Are these new erythematous papules related to the patient's hypopigmented macules?
Case: An 8-year-old girl presents with a 1-year history of the progressive development of multiple 5- to 8-mm hypopigmented macules all over her body (A). Her parents do not recall any other skin changes, and no other skin changes are evident on presentation.
She returns a month later; at this visit, several 1-mm erythematous papules are noted on her forearm (B). These are biopsied.
Will the biopsy results shed light on the cause of the hypopigmented macules as well as the new papules on her forearm?
(Answer on next page.)
Dermclinic - Answer
Yes; the new papules are part of an inflammatory disorder, and the hypopigmented macules are postinflammatory lesions.
The surprise diagnosis in this girl was pityriasis lichenoides et varioliformis acuta (PLEVA). PLEVA is thought to be a manifestation of a benign process that results from perivascular lymphocytic infiltration that extends into the epidermis, producing inflammation and occasionally necrosis. In my Dermclinic case in the April 2009 issue of CONSULTANT FOR PEDIATRICIANS,1 I mentioned that there are 2 forms of this process: PLEVA is the acute form; the chronic form is pityriasis lichenoides chronica (PLC). Both forms are generally self-limited. Topical corticosteroids and oral antibiotics (erythromycin and, where age-appropriate, tetracycline(Drug information on tetracycline)) are usually prescribed; however, the results are often disappointing.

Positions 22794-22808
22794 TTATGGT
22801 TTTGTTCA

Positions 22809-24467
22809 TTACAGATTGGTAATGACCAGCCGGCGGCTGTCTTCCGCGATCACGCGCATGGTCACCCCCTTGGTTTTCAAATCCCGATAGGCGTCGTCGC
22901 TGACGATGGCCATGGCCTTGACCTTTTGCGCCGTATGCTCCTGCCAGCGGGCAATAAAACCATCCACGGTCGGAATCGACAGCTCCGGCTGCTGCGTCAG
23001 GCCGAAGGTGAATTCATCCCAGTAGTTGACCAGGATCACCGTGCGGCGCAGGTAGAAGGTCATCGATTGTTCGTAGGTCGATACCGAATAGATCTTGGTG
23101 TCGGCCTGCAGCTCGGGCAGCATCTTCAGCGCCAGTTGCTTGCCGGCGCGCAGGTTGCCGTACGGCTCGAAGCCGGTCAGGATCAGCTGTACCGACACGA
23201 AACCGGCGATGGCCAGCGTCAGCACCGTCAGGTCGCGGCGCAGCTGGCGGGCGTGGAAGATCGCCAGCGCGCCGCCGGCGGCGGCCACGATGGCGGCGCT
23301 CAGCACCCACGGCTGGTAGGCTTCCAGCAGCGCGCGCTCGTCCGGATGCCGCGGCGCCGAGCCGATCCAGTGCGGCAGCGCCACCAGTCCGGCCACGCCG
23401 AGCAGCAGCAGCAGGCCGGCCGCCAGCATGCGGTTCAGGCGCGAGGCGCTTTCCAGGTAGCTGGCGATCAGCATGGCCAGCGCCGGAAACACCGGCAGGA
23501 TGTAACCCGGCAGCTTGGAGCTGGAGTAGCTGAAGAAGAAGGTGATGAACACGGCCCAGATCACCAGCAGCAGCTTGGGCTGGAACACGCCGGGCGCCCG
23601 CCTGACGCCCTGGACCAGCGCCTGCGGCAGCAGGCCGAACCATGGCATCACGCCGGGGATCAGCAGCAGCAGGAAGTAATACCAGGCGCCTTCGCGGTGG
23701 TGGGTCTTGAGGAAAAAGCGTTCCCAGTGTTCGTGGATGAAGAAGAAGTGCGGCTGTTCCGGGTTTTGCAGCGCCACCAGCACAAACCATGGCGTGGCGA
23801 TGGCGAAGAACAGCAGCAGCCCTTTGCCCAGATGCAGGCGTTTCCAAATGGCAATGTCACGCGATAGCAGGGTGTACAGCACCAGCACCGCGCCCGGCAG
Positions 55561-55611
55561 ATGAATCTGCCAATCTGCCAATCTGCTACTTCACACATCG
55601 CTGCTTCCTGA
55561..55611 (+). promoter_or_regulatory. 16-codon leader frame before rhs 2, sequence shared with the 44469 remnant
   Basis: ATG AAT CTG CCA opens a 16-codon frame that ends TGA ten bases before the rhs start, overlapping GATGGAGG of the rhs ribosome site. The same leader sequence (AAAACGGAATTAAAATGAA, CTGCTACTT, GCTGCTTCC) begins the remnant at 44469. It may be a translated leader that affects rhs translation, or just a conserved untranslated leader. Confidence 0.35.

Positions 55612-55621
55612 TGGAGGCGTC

The lesson to be learned from this girl's presentation is always to follow up with patients who present with unexplained pigmentary changes and/or cutaneous scarring, since these findings are often secondary events. Here, the patient's hypopigmented macules (C) were what remained after the initial PLEVA papules resolved.
Unfortunately, there is no effective therapy for this girl's postinflammatory hypopigmentation other than time; repigmentation will likely occur over the course of the next few years. To prevent further hypopigmentation, treatment of the primary process, in this case PLEVA, is required.
1. Barber K. Dermclinic. Consultant For Pediatricians. 2009;8:112.